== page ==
How Bradford City mastered calm seas beating Carlisle United 2-0 in pre-season

The Team

Ben Williams | Tony McMahon, Rory McArdle, Gary Little, James Meredith | Mark Marshall, Christopher Routis, Gary Liddle, Josh Morris | James Hanson, Billy Clarke | Luke James, Steve Davies, Alan Sheehan, Jon Lewis, Luke Hendrie

And the day continued well. Phil Parkinson and his entire back room staff are in talks over new contracts and that was the discussion as fans mingled with players following the 2-0 pre-season win over Carlisle United. The drizzle gave way to a pleasant sun the early evening and all seemed to bode well.

Parkinson’s team had been in full race trim for the only Valley Parade friendly of pre-season and while Carlisle United had a moment or two they seemed a keen poorly set up by manager Keith Curle and set to struggle.

Curle approach centres around switched on midfielders who can dynamically move from the holding role to forward positions and he gives that responsibility to Jason Kennedy as if Jason Kennedy were able to be Steven Gerrard if Curle wants him to. I doubt he will last the year.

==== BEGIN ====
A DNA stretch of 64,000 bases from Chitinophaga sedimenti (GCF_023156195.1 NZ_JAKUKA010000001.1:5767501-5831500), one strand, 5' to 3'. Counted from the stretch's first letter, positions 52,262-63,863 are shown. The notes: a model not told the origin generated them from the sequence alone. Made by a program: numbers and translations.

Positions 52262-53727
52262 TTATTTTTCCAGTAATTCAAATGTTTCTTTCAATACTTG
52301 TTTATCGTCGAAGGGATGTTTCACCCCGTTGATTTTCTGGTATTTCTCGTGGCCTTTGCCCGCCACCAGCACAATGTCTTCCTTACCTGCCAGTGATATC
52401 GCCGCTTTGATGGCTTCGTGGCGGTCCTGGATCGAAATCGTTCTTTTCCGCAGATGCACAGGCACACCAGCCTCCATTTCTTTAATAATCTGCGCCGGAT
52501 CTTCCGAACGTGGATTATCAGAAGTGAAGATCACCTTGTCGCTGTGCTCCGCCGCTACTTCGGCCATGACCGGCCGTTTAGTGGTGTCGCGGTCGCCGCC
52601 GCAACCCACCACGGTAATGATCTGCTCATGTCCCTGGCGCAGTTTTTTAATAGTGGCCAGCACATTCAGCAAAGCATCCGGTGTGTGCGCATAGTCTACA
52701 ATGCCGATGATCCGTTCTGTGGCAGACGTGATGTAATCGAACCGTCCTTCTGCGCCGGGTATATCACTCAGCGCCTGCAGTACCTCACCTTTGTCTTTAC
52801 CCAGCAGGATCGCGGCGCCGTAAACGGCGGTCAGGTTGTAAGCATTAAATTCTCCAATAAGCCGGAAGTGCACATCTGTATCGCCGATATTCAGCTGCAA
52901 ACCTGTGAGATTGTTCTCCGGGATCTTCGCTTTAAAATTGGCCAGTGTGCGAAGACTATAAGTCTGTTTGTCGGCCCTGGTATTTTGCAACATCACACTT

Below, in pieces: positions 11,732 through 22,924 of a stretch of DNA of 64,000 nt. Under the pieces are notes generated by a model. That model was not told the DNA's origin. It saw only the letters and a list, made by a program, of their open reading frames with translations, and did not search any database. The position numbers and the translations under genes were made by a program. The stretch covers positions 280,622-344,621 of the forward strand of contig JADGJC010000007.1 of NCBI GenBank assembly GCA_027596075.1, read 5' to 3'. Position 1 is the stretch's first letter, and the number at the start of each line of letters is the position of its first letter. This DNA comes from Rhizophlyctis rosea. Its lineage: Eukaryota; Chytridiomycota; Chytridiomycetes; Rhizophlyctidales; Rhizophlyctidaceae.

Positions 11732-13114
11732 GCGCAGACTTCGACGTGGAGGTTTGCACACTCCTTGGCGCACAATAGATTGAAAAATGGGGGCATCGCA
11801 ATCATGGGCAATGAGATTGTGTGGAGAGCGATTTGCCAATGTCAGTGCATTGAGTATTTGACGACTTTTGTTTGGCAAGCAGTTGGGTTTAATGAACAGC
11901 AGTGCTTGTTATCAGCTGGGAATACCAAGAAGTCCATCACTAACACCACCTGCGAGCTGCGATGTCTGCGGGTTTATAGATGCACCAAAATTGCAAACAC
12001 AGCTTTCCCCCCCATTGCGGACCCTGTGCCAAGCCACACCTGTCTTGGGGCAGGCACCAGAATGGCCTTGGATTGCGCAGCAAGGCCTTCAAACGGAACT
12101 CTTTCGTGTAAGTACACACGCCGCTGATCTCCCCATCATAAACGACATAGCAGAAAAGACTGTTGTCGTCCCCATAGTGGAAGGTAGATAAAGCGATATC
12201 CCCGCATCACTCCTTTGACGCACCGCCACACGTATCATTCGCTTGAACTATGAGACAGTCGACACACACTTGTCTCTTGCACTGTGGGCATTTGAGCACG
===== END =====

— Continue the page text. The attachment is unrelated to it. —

Parkinson’s approach is as contrasting as one can get. James Hanson is target man, Billy Clarke plays off him and with two banks of four behind them. For forty five minutes City play meat and potatoes football and they play it well grinding Carlisle in the first half and scoring two in the second.

The second saw Parkinson’s playmaker return but rather than trying to play through the man behind the front two the role was more space hunting third striker looking for the ball that came from Hanson’s head or – later – Steve Davies.

Davies was an inch away from scoring with his first kick but rather was next to Gary Liddle as he tapped in a flick down. Josh Morris had scored the first after switching to the right wing following a productive first hour on the left hand side.